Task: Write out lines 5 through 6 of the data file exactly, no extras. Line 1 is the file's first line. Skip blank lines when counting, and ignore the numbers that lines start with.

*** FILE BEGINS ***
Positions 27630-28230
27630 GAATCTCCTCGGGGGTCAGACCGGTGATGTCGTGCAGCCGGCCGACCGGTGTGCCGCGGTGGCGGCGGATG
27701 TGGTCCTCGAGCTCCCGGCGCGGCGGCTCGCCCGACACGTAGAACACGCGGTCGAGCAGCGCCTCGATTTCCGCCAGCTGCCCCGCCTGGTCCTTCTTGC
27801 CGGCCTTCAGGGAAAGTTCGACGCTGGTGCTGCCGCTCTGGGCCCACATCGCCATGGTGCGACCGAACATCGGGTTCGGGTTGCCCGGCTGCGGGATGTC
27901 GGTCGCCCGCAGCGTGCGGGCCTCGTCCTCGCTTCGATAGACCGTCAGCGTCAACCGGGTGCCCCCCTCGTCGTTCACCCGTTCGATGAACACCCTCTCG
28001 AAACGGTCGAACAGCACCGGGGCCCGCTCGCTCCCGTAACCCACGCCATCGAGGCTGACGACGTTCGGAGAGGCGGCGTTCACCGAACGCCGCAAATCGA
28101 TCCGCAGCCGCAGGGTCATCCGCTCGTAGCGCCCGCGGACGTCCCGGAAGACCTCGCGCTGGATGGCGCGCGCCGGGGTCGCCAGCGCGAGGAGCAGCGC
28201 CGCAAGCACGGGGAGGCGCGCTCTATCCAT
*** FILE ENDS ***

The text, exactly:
27901 GGTCGCCCGCAGCGTGCGGGCCTCGTCCTCGCTTCGATAGACCGTCAGCGTCAACCGGGTGCCCCCCTCGTCGTTCACCCGTTCGATGAACACCCTCTCG
28001 AAACGGTCGAACAGCACCGGGGCCCGCTCGCTCCCGTAACCCACGCCATCGAGGCTGACGACGTTCGGAGAGGCGGCGTTCACCGAACGCCGCAAATCGA